Congress' Super Committee
The super committee's deadline is approaching, and many doubt a deal can be ironed out in time. REUTERS

The U.S. deficit super committee is a bipartisan group. Some might think that means the 12 lawmakers assigned should be able to reach an agreeable, compromised solution for a $1.2 trillion federal budget reduction by deadline middle of next week.

But this is Washington, the home of American politics 21st century style, when and where reason doesn't often rule.

Partisan groups can't seem to agree on much in Washington these days. Simply recall the debt talks months ago, when the U.S. got a debt downgrade from Standard & Poor's after Republican Tea Party members couldn't agree with Republican leadership to get a satisfactory result. Trying to get Democrats and Republicans to make a deal over money is even harder than that.

So the drama continues, with a deadline looming for the super committee, charged with picking up the pieces where the debt ceiling talks left off before. Should the bipartisan super committee, comprised of six Democrats and six Republicans, fail to deliver plans for a $1.2 trillion federal budget reduction by next week, an automatic sequester will be triggered, making cuts in that amount to defense and social welfare programs beginning in 2013.

Some economists are warning that failure to reach a plan by the super committee could cause another credit rating downgrade for the U.S., similar to the S&P downgrade that sent shock and uninspired awe rippling through global financial markets. Reasonably, one might expect the super committee to reach agreement on a plan, considering that the amount of money they are dealing with -- $1.5 trillion -- is small in the big scheme of things. Consider only that $1.5 trillion is just 0.7 percent of the U.S. gross domestic product estimated for 2013.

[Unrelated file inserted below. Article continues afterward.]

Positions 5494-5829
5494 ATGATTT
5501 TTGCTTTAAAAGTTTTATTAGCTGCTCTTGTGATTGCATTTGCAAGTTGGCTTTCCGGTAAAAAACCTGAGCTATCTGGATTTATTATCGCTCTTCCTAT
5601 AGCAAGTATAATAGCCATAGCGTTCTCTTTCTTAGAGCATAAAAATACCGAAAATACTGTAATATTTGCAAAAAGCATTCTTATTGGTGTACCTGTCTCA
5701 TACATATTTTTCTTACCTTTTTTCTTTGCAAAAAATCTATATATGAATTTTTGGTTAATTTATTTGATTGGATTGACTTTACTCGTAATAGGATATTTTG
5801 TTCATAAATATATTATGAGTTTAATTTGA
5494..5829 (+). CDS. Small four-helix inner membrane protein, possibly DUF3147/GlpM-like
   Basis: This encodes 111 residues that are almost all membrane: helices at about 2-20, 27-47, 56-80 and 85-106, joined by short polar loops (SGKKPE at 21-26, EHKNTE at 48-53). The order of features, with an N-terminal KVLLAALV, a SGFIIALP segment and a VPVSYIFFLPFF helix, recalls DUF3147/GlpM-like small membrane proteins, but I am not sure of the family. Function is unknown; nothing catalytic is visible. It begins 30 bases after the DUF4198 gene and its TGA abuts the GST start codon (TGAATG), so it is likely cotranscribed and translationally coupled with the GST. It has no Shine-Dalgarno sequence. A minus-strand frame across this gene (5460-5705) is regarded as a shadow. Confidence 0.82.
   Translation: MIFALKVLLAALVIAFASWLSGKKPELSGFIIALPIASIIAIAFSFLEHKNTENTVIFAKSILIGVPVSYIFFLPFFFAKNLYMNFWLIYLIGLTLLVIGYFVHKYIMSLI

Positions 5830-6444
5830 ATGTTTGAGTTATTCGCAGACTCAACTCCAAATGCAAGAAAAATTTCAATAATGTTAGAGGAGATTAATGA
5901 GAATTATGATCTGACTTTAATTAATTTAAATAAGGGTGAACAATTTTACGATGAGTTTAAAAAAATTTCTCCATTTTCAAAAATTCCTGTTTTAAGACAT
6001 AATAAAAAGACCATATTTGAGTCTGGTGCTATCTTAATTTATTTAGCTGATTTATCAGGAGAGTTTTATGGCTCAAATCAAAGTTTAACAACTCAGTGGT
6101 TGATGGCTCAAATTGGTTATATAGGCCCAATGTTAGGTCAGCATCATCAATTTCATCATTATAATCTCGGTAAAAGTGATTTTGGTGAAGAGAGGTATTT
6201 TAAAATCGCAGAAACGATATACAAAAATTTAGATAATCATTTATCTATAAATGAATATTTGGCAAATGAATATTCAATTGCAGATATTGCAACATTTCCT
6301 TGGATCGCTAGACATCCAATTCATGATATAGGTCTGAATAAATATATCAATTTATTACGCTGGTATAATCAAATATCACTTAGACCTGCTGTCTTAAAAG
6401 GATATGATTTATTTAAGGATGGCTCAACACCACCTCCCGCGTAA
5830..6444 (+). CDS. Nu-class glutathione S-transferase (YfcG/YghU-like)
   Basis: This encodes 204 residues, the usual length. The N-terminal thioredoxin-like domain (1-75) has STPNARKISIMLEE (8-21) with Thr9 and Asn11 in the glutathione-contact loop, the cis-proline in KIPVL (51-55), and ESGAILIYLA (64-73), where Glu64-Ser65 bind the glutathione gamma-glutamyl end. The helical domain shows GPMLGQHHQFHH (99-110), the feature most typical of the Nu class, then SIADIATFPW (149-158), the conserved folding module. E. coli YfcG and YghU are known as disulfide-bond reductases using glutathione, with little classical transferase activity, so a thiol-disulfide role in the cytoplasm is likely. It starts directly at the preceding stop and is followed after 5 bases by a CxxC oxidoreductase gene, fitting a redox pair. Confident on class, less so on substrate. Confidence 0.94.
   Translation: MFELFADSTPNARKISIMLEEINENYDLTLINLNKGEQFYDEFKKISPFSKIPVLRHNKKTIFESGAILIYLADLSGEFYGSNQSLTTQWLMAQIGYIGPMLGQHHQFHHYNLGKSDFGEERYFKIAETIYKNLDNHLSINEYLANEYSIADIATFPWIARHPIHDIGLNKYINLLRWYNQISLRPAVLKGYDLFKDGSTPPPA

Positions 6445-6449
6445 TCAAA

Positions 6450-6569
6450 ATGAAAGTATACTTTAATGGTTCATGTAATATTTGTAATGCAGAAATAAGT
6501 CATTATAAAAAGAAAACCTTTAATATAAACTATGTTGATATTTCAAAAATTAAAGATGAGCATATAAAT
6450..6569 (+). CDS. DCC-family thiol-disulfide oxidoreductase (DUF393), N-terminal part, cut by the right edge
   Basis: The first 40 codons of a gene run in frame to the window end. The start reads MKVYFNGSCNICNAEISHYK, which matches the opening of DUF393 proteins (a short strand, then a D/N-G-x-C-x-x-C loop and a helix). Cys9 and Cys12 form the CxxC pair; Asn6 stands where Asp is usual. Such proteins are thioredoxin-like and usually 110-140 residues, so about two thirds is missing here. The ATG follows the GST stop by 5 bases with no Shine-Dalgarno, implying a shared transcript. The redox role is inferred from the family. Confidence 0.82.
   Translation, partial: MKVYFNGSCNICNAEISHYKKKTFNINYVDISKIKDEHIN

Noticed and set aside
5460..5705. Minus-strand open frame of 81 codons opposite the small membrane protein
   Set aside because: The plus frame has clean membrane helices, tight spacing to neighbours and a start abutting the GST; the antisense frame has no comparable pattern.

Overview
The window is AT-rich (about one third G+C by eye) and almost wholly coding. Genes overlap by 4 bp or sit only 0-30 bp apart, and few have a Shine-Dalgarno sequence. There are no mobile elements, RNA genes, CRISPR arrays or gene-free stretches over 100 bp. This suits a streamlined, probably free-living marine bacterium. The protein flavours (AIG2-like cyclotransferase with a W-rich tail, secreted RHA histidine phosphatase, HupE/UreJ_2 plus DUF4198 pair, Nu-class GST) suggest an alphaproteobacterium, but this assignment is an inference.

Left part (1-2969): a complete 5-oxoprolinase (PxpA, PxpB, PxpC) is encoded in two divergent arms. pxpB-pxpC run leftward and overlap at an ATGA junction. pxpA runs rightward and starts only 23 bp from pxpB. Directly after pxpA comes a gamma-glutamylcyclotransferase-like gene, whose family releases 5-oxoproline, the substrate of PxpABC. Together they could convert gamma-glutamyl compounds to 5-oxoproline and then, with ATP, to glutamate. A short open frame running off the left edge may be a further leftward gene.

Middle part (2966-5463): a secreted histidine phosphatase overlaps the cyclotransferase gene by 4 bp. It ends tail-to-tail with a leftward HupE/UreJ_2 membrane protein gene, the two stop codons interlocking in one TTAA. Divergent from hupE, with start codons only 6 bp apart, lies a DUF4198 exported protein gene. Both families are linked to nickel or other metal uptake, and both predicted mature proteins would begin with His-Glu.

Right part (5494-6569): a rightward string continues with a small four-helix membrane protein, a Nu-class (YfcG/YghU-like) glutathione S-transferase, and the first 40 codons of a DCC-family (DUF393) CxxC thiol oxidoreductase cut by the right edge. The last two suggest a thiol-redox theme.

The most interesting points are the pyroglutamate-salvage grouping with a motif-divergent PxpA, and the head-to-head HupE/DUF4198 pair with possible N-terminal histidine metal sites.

But this is Washington politics today, not yesterday, when back-office deals could more easily be brokered. Time is running out for the super committee, and the progress doesn't look good.The committee is supposed to submit a proposal by Monday to give the Congressional Budget Office time to look over the plan.

That's only two days away, but don't hold your breath.

Late this week various reports suggested that talks have been so dicey they've been close to totally collapsing. Such reports caused President Barack Obama to chastise the group of super committee lawmakers on Sunday, telling them to bite the bullet and make a deal.

Easier said than done, however. Obama isn't exactly E.F. Hutton these days. He's talking, but not many seem to be listening.

There are some serious hurdles, said U.S. Senator John Kerry, D-Mass., after a bipartisan super committee meeting Thursday night.

The biggest hurdle may be that America's political system doesn't seem to work as well as it once did -- and that's saying something. Deals are no longer brokered by opposing sides. Deals are butchered, pushing the American people to the brink with one senseless, endless threat after another.

The super committee and other political leaders in Washington know that America faces dire consequences, including another possible credit downgrade, if a deal can't be reached. Yet with only days to go, that very thing looms as a very big possibility.